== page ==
Wind is a clean, renewable energy resource that is expanding rapidly in California and nationwide. However, high numbers of fatal bird and bat collisions with wind turbines have led to cancellations or permitting delays for many wind energy projects. Because the likelihood of such fatal collisions depends upon complex interactions between site characteristics, turbine design, and animal behavior, the two most promising approaches to reducing collisions risks are to carefully site new wind turbines and to develop new wind turbines designs that reduce collision risk.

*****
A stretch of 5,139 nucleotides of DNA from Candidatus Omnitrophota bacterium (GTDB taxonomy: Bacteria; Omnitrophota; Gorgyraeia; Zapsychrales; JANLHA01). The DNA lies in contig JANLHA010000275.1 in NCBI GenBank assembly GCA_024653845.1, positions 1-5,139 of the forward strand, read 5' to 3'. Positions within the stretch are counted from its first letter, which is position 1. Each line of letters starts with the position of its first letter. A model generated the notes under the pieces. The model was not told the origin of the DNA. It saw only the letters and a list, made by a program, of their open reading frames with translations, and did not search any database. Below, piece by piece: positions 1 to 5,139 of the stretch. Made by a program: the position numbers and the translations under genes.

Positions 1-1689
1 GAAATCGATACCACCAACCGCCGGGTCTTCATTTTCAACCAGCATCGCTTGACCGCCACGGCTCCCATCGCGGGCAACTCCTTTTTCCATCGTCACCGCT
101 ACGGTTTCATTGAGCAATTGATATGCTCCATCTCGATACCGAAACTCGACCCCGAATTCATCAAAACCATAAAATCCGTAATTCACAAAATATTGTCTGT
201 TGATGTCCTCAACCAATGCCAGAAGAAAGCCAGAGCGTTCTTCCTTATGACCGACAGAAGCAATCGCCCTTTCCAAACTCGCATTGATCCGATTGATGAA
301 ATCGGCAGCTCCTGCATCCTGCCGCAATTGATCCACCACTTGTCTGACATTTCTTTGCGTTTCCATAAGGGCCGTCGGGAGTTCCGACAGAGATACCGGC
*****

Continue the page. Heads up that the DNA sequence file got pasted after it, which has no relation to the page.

The original goal of this study was to test whether a new shrouded wind turbine design would reduce avian and bat collisions; unfortunately, before installation of the new wind turbines could occur, the wind project was cancelled. Following this, the researchers then analyzed the collected data to explore whether variation in fatality rates can be explained by bird and bat flight patterns and avoidance behaviors. This information was then used to map collision hazards in the study portion of the Altamont Pass Wind Resource Area to inform the siting of new and repowered wind turbines. The researchers also sought to improve collision risk estimation methods by conducting integrated trials to determine bird and bat carcass detection probabilities, assessing whether body mass can serve as a predictor of detection rate variables, quantifying species identification, and reducing estimation errors when fatality rates occur. The results of this research improve current understanding of bird and bat mortality rates at wind turbine sites and provide a template for guiding the siting of new and repowered turbines to minimize wildlife fatalities throughout the state.